My favourite olive oil is perfumed with rose and is made by an Italian princess!

    Is that Rusty’s favourite blanket? It looks cosy.

    • I didn’t know about that medicinal use of olive oil. It’s fascinating! And I’d love to try olive oil with rose.

      On the picture is one of Rusty’s blankets, he got it as a birthday present a couple of years ago.

  2. Nuxe Body Oil has almost the same bottle as old Annick Goutals that came in rectangular bottles. If it wasn’t for a label it would’ve been difficult to tell them apart.

  3. Not to the point of genuine confusion, but I have noticed other objects that look like perfume bottles, including olive oil and vinegar. I think I may even have blogged about it, but it was a fair old while ago. Just had a look and it was in a post called ‘Mistaking scents for store cupboard staples.'(!) Technically speaking, it was the other way round, mind. ;)

    Gorgeous photo of Rusty…!

  4. Wow, that oil really does look like scent!

    The vinegar reminds of of some particularly fancy ink bottles–maybe something like the Herbin Emerald of Chivor. The elegant weighty Pilot Iroshizuku ink bottles could also, at a push, be confused for perfume though would need a taller cap to really convince, and maybe less densely saturated juice.

    Please send my admiring scritches to the beautiful Rusty.

    • Rusty got a couple of treats, thank you.

      I was genuinely confused by that bottle. Now I wonder if the owner of that shop did it on purpose: with all other perfume bottles around and no other “edibles,” could it be that he planned that confusion? Hmm…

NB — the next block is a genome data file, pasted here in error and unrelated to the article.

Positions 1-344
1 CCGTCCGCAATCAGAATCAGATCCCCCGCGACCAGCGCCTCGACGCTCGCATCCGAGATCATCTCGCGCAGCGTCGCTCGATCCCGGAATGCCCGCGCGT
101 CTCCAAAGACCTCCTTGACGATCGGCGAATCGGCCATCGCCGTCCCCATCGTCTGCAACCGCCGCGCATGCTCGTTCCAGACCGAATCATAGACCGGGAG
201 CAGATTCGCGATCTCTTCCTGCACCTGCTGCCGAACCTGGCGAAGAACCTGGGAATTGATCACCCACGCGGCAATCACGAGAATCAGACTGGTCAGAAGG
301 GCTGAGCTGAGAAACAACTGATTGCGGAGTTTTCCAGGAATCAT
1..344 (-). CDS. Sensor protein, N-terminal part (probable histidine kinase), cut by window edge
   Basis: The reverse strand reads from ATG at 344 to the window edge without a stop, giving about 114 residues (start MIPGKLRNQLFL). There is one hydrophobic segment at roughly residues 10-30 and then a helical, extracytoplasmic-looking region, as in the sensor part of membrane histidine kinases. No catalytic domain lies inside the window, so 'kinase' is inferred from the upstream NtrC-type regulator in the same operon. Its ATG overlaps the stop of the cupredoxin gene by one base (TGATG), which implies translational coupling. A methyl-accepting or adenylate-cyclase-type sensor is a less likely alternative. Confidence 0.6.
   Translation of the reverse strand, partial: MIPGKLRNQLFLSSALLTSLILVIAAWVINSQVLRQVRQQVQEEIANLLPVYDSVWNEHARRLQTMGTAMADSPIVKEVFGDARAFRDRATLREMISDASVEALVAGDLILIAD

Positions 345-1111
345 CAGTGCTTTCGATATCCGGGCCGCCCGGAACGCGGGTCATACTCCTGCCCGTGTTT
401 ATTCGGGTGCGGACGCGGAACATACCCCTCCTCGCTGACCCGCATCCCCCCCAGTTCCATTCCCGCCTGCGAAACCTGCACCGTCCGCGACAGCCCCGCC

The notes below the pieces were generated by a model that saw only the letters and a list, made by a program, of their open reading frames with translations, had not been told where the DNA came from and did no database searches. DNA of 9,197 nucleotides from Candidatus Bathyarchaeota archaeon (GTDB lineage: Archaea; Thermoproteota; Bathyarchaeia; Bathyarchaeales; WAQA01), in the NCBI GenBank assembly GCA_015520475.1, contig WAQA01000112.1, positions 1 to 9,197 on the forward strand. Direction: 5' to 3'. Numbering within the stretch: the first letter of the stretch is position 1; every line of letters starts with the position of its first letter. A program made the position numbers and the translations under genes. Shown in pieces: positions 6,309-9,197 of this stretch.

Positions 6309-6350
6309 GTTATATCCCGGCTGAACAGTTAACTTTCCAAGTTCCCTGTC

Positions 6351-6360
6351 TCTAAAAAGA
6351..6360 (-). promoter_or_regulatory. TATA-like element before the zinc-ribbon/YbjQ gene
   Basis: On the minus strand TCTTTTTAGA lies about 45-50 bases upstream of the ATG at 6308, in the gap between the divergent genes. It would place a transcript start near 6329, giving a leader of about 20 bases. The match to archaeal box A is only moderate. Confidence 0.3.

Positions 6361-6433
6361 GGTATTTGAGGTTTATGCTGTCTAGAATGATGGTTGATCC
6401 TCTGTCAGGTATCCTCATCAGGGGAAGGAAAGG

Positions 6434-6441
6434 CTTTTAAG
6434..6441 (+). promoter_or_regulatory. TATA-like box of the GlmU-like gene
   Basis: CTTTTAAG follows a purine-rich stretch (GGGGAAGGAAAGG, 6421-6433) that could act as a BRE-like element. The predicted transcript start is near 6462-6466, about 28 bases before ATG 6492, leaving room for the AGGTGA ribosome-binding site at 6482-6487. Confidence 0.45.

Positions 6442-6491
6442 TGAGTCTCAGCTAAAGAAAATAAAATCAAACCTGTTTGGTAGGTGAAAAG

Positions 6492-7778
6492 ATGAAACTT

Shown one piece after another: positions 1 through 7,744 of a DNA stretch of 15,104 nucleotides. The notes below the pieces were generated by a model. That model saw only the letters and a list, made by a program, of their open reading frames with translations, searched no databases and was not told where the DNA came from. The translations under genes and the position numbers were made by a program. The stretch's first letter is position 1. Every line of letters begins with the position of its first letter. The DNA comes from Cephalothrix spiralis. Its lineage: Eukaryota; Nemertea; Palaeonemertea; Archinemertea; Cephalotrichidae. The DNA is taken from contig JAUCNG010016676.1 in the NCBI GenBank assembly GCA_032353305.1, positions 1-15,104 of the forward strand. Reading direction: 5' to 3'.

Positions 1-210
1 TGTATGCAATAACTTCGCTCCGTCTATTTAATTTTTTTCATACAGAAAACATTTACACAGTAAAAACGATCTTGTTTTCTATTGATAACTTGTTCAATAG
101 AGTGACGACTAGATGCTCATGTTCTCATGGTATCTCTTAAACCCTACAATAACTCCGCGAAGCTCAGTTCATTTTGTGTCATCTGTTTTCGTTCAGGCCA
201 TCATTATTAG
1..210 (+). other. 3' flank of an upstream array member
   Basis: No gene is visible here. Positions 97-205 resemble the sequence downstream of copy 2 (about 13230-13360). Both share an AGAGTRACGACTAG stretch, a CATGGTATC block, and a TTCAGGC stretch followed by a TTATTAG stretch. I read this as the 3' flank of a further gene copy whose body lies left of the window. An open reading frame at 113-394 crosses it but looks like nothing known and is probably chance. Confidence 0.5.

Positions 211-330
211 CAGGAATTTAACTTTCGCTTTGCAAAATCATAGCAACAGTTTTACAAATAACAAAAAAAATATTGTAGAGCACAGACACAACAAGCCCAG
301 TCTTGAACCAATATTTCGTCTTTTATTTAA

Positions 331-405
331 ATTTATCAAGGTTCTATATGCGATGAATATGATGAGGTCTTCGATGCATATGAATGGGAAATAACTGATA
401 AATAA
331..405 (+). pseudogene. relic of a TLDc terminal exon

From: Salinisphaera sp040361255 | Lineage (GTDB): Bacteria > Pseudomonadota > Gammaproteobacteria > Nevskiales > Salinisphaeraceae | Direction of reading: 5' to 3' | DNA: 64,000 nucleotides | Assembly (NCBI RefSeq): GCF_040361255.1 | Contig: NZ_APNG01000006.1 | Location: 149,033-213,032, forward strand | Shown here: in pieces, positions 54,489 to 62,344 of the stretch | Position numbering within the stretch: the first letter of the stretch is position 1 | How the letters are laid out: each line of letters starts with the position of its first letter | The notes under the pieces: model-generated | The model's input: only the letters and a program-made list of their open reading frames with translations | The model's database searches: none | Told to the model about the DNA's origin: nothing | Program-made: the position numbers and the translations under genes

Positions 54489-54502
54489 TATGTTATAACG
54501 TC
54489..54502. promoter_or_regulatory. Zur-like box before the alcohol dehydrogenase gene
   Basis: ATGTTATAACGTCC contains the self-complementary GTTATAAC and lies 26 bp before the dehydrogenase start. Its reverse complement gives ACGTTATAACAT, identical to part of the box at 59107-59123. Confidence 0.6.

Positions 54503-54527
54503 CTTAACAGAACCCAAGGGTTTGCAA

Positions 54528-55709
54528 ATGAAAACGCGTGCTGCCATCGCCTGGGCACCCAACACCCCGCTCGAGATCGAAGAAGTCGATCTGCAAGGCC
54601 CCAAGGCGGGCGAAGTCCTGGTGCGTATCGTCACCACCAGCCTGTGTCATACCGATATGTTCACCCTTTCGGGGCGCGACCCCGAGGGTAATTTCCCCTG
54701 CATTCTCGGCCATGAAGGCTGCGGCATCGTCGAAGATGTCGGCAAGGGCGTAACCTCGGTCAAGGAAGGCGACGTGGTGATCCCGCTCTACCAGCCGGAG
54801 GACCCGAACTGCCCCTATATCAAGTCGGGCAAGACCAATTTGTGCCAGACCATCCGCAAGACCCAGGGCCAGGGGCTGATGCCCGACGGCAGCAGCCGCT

5. I’m still in awe of you trying 700 perfumes in Barcelona. Or anywhere! It makes me wonder if I really am that interested in perfume at all.

    That does look like a perfume bottle but then olive oil is great for the skin and smells great so I wouldn’t have minded if I’d sprayed it :)

    • I started re-introducing argan oil into my skin care, so I probably could see myself using fine olive oil.

      As to the number of perfumes, many of them were pre-sprayed on glass. And I was on a mission to find “Spanish perfume” to take home. And I like sniffing new perfumes :) And… No, that’s it.

    • Well, I did it in 3 days. And most of them were pre-sprayed on glass receptacles. But, in general, when it comes to perfumes, I can smell a lot without getting tired.

  6. The tiny-size bottles of St. Germain elderflower liqueur remind of perfume bottles — like Shalimar, with a different shape!

    There’s a crème de violette liqueur that also has a perfume-bottle-like bottle, although it’s much larger…

    • I wasn’t familiar with that liqueur but I ran a search and I agree, it does look like a perfume bottle – though the first one that comes to mind is an older Dior’s “amphora” bottles.